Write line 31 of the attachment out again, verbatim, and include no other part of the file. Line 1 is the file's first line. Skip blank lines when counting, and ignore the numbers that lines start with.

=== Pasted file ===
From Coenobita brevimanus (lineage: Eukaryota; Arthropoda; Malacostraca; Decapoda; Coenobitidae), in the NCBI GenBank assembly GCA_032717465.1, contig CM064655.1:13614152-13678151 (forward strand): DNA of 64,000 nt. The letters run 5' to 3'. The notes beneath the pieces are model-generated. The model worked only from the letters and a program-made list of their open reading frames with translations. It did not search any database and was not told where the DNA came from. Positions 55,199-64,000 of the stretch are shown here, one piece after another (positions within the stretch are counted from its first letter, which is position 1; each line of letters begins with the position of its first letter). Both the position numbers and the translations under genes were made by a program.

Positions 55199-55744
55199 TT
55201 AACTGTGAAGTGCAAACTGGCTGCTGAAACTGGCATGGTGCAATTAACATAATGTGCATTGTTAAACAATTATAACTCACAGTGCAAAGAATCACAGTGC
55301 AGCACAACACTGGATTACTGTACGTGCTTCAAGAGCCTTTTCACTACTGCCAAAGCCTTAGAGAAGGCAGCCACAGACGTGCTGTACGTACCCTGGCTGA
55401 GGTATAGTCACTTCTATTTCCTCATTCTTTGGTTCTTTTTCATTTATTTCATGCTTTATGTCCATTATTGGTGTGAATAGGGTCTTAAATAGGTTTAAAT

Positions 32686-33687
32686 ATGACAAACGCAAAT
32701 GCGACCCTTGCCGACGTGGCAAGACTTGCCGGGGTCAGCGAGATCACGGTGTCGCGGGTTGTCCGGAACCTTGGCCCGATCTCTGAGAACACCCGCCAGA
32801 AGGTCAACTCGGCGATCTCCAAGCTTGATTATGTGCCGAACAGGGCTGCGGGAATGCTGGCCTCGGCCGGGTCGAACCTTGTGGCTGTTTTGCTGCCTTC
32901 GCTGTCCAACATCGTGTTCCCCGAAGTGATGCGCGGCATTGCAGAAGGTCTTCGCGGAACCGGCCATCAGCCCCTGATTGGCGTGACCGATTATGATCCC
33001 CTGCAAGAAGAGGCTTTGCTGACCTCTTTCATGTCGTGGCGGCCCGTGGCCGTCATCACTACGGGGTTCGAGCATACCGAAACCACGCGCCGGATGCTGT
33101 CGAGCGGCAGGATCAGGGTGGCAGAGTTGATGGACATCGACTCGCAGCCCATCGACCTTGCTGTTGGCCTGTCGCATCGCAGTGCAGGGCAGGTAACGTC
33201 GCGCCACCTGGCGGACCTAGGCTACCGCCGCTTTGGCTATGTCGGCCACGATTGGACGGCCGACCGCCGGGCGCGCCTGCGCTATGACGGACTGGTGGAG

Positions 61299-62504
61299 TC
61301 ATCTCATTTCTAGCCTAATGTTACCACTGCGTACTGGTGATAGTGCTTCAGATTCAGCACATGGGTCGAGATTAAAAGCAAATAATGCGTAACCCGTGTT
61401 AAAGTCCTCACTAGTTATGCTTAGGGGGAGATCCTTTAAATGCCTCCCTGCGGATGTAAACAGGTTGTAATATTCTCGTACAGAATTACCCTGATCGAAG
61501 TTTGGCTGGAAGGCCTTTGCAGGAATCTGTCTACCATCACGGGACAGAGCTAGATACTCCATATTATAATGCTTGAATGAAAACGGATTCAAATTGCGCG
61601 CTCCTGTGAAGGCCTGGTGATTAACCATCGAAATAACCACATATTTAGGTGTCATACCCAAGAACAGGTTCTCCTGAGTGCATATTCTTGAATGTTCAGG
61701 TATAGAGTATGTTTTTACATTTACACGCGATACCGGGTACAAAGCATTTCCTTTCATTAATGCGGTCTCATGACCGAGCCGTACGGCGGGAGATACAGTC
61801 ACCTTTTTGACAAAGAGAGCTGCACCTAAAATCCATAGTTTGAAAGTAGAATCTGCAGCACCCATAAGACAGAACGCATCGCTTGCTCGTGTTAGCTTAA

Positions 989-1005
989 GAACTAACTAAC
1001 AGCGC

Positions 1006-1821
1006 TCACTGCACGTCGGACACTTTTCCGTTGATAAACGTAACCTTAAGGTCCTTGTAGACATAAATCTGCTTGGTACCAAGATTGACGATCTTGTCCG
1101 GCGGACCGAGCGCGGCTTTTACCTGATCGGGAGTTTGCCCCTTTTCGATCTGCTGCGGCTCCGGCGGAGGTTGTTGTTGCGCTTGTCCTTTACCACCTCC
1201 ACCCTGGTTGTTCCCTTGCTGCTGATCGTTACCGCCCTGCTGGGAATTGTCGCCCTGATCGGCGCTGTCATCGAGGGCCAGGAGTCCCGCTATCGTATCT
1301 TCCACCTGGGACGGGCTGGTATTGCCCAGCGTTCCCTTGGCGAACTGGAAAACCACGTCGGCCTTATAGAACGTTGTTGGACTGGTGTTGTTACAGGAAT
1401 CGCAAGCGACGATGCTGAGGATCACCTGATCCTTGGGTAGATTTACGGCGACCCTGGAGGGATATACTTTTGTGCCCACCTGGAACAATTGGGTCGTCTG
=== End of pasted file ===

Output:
1401 CGCAAGCGACGATGCTGAGGATCACCTGATCCTTGGGTAGATTTACGGCGACCCTGGAGGGATATACTTTTGTGCCCACCTGGAACAATTGGGTCGTCTG